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Re: [Fsfe-uk] The threat of a good example continued


From: Tristan Roddis
Subject: Re: [Fsfe-uk] The threat of a good example continued
Date: Tue, 14 May 2002 11:56:36 +0100 (BST)

On Tue, 14 May 2002, Marc Eberhard wrote:

> > Stallman uses recipes sometimes, which are at least closer than
> > material objects, you don't expect a recipe book to cost 1000
> > pounds, or to charge based on the size of the dinner party you
> > are cooking for.
>
> That's a nice example indeed. Thanks for pointing it out! Is there some RMS
> / www.gnu.org link that features this in detail?

He mentions it here:

http://www.gnu.org/events/rms-nyu-2001-transcript.txt (see quoted chunk at
the end of this message)

Also, on the subject of nice analogies, Stallman has a nice rebuttal to
the current vogue of comparing the GPL to a virus:

"To compare something to a virus is very harsh," says Stallman. "A spider
plant is a more accurate comparison; it goes to another place if you
actively take a cutting."

(From Free as in Freedom:
http://www.oreilly.com/openbook/freedom/ch02.html#62615)

-T.

P.S. You get a surprising first result when searching for RMS and spider
plant... :)
http://www.google.com/search?hl=en&as_qdr=all&q=stallman+%22spider+plant%22

-- 
address@hidden                            http://www.roddis.org
-------------------------------oOo---------------------------------

>From transcript:

"Now, some of you may not ever write computer programs, but perhaps you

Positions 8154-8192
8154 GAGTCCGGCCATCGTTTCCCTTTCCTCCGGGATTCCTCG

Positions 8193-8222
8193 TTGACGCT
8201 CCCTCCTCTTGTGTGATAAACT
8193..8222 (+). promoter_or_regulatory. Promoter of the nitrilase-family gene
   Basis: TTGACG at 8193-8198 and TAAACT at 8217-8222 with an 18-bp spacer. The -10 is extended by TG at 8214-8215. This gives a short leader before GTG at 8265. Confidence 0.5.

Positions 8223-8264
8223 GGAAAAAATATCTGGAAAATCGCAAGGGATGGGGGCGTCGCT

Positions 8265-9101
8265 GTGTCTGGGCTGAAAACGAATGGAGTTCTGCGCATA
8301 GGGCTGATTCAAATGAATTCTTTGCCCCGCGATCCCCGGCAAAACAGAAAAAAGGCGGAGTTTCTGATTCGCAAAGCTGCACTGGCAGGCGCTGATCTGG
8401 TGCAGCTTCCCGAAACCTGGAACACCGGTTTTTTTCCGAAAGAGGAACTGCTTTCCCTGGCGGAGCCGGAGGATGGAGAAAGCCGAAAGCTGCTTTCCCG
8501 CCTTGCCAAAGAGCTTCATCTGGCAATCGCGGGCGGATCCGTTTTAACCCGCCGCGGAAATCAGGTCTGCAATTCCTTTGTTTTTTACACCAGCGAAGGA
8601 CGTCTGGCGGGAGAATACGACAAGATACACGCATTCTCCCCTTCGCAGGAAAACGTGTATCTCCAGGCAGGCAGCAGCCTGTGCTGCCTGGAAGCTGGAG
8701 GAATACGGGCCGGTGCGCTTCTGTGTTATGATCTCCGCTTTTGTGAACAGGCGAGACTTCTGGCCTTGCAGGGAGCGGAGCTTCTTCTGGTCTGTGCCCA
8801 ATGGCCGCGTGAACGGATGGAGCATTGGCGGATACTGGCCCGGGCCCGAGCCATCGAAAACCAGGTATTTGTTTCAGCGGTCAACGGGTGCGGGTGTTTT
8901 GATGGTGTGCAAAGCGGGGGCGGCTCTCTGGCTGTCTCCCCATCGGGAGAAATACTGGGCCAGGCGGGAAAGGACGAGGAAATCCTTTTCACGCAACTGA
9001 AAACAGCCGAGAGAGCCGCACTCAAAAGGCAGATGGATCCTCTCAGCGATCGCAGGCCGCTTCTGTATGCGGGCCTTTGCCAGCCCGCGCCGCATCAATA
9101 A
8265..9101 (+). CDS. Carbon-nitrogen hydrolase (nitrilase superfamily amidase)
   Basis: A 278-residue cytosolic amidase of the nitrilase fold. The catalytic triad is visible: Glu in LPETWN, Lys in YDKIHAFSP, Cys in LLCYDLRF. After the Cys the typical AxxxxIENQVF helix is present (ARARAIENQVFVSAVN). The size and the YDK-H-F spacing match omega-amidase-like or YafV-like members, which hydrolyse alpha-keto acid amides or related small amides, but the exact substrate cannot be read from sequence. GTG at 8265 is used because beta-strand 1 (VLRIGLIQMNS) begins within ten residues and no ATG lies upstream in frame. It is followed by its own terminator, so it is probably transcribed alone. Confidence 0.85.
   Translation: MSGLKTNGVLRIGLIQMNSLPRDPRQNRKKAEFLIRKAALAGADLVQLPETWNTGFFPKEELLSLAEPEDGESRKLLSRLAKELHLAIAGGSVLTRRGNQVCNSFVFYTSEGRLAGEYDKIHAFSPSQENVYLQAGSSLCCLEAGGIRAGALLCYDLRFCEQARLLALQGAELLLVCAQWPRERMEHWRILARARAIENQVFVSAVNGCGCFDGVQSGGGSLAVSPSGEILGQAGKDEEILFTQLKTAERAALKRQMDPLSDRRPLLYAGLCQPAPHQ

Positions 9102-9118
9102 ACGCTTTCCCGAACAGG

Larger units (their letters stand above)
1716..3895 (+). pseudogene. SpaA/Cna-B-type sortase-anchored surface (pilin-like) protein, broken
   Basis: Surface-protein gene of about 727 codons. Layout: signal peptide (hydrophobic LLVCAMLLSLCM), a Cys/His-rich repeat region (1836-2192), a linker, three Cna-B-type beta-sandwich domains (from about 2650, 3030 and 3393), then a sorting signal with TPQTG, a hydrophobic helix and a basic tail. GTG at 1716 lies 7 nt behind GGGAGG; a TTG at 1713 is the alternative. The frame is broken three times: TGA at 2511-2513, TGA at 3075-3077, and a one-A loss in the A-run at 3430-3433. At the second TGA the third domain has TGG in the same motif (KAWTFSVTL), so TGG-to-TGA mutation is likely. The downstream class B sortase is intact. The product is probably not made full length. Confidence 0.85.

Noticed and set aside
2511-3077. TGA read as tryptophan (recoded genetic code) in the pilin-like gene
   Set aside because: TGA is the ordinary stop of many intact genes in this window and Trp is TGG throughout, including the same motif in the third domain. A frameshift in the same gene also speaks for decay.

cook.  And if you cook, unless you're really great, you probably use
recipes.  And, if you use recipes, you've probably had the experience of
getting a copy of a recipe from a friend who's sharing it.  And you've
probably also had the experience -- unless you're a total neophyte -- of
changing a recipe.  You know, it says certain things, but you don't have
to do exactly that.  You can leave out some ingredients.  Add some
mushrooms, 'cause you like mushrooms.  Put in less salt because your
doctor said you should cut down on salt -- whatever.  You can even make
bigger changes according to your skill.  And if you've made changes in a
recipe, and you cook it for your friends, and they like it, one of your
friends might say, "Hey, could I have the recipe?"  And then, what do you
do?  You could write down your modified version of the recipe and make a
copy for your friend.  These are the natural things to do with
functionally useful recipes of any kind.

Now a recipe is a lot like a computer program.  A computer program's a lot
like a recipe: a series of steps to be carried out to get some result that
you want.  So it's just as natural to do those same things with computer
programs -- hand a copy to your friend.  Make changes in it because the
job it was written to do isn't exactly what you want.  It did a great job
for somebody else, but your job is a different job.  And after you've
changed it, that's likely to be useful for other people. Maybe they have a
job to do that's like the job you do.  So they ask, "Hey, can I have a
copy?"  Of course, if you're a nice person, you're going to give a copy.
That's the way to be a decent person.

So imagine what it would be like if recipes were packaged inside black
boxes.   You couldn't see what ingredients they're using, let alone change
them, and imagine if you made a copy for a friend, they would call you
a pirate and try to put you in prison for years.  That world would create
tremendous outrage from all the people who are used to sharing recipes.
But that is exactly what the world of proprietary software is like.  A
world in which common decency towards other people is prohibited or
prevented."




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